To exploit overseas opportunities, multinational corporations must usually transfer executives into them I Yet these expatriates--a scarce and very dear resource--often fail, and many leave their employers even after they succeed overseas I What can multinationals do to protect their investment?
A shortage of leadership talent is the greatest obstacle Fortune 500 companies face as they seek to operate on a global scale. McKinsey research shows that most companies have identified rich opportunities created by the globalization of markets, the opening of formerly closed economies, the ability to arbitrage differences in skill and productivity from one region to another, and ready access to a vast pool of capital. But companies also recognize that so long as they do not have enough talent, their reach will continue to exceed their grasp of these opportunities (Exhibit 1, on the next page). In a world of intensifying competition for human capital, a strong global talent pool has become a strategic asset and one of the few sources of sustainable competitive advantage. As John S. Reed, Citicorp's chairman, once commented, "Our global human capital may be as important a resource as, if not more important than, our financial capital."
For most companies, expatriate managers are the cornerstone on which international ventures are built. Once the deals have been signed, the last toast has been drunk, and the corporate jet has left for the return flight to North America or Europe, it is the expatriate managers who stay behind to get the new business up and running.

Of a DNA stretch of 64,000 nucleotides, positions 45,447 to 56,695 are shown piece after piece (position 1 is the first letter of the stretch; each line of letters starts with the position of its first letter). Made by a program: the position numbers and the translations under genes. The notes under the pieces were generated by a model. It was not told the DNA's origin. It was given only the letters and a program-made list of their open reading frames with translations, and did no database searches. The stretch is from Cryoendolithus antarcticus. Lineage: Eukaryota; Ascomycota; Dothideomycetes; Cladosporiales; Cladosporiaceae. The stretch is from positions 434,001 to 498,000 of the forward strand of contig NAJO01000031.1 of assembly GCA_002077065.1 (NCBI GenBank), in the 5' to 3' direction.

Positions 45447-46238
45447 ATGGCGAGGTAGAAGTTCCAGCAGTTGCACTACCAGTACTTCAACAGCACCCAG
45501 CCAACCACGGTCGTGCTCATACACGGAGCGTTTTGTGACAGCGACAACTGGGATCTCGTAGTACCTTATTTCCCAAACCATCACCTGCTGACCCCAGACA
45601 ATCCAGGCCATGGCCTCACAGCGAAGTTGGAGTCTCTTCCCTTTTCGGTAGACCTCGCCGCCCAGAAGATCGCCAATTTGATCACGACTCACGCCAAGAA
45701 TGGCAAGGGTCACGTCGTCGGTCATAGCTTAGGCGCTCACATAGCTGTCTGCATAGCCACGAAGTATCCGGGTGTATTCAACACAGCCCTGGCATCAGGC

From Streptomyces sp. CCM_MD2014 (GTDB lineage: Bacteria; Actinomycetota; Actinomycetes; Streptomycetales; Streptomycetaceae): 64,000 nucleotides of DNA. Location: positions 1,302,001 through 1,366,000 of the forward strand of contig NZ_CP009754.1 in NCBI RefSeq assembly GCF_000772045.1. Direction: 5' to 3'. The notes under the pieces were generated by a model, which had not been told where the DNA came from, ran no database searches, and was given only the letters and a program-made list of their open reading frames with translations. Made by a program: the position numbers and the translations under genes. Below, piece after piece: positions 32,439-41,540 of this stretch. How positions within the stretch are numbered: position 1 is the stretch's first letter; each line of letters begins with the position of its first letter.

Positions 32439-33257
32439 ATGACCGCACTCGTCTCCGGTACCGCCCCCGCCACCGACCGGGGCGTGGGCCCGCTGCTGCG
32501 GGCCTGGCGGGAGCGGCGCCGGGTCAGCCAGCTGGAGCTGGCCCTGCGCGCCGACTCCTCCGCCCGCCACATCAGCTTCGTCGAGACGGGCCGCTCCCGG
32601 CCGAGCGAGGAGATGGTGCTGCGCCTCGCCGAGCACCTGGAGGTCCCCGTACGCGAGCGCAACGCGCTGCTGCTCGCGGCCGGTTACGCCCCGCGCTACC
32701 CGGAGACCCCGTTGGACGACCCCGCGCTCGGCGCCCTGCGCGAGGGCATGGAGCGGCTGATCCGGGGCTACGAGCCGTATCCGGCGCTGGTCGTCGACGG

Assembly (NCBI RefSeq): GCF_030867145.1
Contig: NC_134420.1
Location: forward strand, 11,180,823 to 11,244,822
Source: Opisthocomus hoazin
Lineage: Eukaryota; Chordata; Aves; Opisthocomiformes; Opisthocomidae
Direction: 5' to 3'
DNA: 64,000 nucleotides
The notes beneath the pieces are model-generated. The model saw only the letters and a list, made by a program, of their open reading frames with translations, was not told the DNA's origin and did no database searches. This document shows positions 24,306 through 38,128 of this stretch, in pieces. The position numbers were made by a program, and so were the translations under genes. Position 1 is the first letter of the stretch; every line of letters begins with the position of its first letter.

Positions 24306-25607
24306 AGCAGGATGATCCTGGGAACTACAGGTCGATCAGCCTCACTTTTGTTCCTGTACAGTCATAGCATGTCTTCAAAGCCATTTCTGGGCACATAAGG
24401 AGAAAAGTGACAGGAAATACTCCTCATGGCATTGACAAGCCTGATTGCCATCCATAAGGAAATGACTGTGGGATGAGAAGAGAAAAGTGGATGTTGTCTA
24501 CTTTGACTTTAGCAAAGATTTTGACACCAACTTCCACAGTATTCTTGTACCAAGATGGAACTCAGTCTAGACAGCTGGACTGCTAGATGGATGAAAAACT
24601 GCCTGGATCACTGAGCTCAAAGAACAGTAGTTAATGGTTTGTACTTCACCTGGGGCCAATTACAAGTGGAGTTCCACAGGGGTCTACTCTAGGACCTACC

These expatriates are among the scarcest and most expensive resources of multinational companies; salaries and benefits can easily run to more than $500,000 a year. They also play the critical role in the process of transforming opportunities into thriving businesses by transferring (typically from the company's home base) the required institutional resources, technologies, and know-how; by building country-specific knowledge and relationships; and by developing the local talent that is the key to long-term success and profitability.
Clearly, however, companies have not given enough thought to the problem of helping this critical resource to succeed. Failure rates for overseas postings can run as high as 70 percent and typically range between 15 and 25 percent; furthermore, companies often see their successful expatriate managers leave for other opportunities. As a result, costs rise and international growth slows.
In this article, we focus on approaches to establishing a first-class cadre of expatriates and on the problems that arise when companies attempt to do so.
Building local operations and transferring skills
Although most companies agree on the need to develop local talent for running international operations, expatriate managers will long be with us. Even leading global companies that have substantial local management resources use expatriates extensively. Shell, a truly global company, has as many as 5,600 of them, in more than 120 countries.
Expatriates are important for sustaining international growth because the development of new businesses requires companies to transfer their skills, and expatriates continue to be the most effective means to...